A New Jersey-based financial company cheated 9-11 heroes out of millions of dollars owed to them for compensation and health care for injuries related to the 2001 terrorist attacks, according to New York Attorney General Eric Schneiderman and federal watchdogs.
Schneiderman and the Consumer Financial Protection Bureau accuse RD Legal and its owner Roni Dersovitz, along with two other entities, of “luring [victims] into costly advances on compensation fund and settlement payouts by lying about the terms” of their advance loans.
RD Legal approached its victims — who included police officers and firefighters who worked at Ground Zero and also former professional football players suffering brain injuries — shortly after they signed deals for compensation payouts, but before they received most of their money. RD Legal offered to loan them the rest of their payout, but through what the attorney general’s office called “confusing contracts,” the firm burdened them with massive interest rates, in some cases as high at 250 percent, Schneiderman’s office said in a statement.
Lawyer Michael Barasch, a leading attorney for people entitled to compensation and health care for 9-11–related injuries through the Zadroga Act, said he “blew the whistle” on the scheme and referred RD Legal to the Attorney General over the summer after one of his clients — a former New York police officer — signed up for such a loan from RD Legal.
The victim wasn’t going to get the bulk of his settlement from the government for more than a year, but he needed his compensation money as soon as possible to move out of the northeast to a more asthma-friendly part of the country. Barasch said RD Legal advertised a 19-percent interest rate on the loan but really charged him an eye-watering rate of 61 percent.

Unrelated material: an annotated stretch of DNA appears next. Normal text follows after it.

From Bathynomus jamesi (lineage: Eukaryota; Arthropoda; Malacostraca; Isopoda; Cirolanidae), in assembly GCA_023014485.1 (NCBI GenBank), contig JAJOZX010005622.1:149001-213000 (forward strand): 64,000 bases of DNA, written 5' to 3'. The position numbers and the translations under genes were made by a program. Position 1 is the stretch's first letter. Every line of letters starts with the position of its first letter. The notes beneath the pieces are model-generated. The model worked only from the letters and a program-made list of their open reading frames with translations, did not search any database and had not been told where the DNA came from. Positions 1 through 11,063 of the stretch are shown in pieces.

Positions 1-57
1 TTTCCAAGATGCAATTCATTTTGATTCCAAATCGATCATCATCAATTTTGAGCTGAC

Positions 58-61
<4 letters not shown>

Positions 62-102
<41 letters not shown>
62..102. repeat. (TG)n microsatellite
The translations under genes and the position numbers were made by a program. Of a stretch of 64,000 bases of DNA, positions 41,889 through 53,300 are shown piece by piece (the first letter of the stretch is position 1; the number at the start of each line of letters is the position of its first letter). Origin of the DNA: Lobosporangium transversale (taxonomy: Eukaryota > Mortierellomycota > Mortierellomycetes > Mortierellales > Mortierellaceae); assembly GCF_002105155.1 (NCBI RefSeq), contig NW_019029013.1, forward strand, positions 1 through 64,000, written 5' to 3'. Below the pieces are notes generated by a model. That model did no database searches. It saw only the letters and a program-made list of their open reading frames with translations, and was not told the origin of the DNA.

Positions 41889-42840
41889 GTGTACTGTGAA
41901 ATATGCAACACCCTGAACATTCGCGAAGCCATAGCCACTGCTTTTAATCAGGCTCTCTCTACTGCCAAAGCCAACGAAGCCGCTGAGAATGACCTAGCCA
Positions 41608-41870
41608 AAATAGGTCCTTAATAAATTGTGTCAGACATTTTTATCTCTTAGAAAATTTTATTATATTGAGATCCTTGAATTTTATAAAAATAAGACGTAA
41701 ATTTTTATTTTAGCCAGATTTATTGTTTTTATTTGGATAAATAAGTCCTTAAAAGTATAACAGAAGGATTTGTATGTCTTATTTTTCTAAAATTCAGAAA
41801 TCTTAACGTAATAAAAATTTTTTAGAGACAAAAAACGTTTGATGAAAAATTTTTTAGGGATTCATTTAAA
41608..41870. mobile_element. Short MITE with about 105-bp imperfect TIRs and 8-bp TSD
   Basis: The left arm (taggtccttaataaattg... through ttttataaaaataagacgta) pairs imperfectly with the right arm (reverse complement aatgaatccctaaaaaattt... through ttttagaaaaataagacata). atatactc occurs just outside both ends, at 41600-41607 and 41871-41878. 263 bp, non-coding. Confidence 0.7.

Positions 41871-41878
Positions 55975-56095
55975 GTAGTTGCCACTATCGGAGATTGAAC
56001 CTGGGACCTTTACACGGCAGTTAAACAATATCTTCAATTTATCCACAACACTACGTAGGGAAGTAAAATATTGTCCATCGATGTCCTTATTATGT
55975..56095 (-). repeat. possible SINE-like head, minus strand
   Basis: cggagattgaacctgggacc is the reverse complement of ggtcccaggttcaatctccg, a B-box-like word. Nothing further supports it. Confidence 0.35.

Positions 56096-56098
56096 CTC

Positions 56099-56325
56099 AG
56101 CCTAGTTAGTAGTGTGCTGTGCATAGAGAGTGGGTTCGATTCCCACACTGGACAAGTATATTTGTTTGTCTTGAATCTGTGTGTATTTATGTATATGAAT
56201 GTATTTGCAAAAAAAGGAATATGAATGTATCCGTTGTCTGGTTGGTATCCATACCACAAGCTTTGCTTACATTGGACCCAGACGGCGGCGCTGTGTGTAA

Barasch said that anyone who encounters such lenders should consult a lawyer before signing any contract for a loan.
“Don’t fall for the same trap, if it sounds too good to be true, always have an attorney or expert in this area review the contract to be sure,” Barasch said.
Selling advance loans on legal settlements isn’t in itself a crime. Sometimes a person will take a loan before they’ve reached a settlement agreement or court verdict, and the lender takes the risk that they may not receive a favorable settlement. But that wasn’t the case with Barasch’s client, who was guaranteed his payout.
“They were taking no risk, there was zero chance [the victims] wouldn’t win their settlement,” Barasch said. “With a car accident, at least there’s the possibility they may not win.”
New York state law criminalizes usury — defined as lending money at rates higher than 25 percent of the loan. RD Legal’s actions also violated the Dodd-Frank Wall Street Reform and Consumer Protection Act, according to the Attorney General.
This is not the first time Dersovitz and RD Legal have been accused fraud. Last summer the Securities and Exchange Commission accused RD Legal of defrauding investors as well.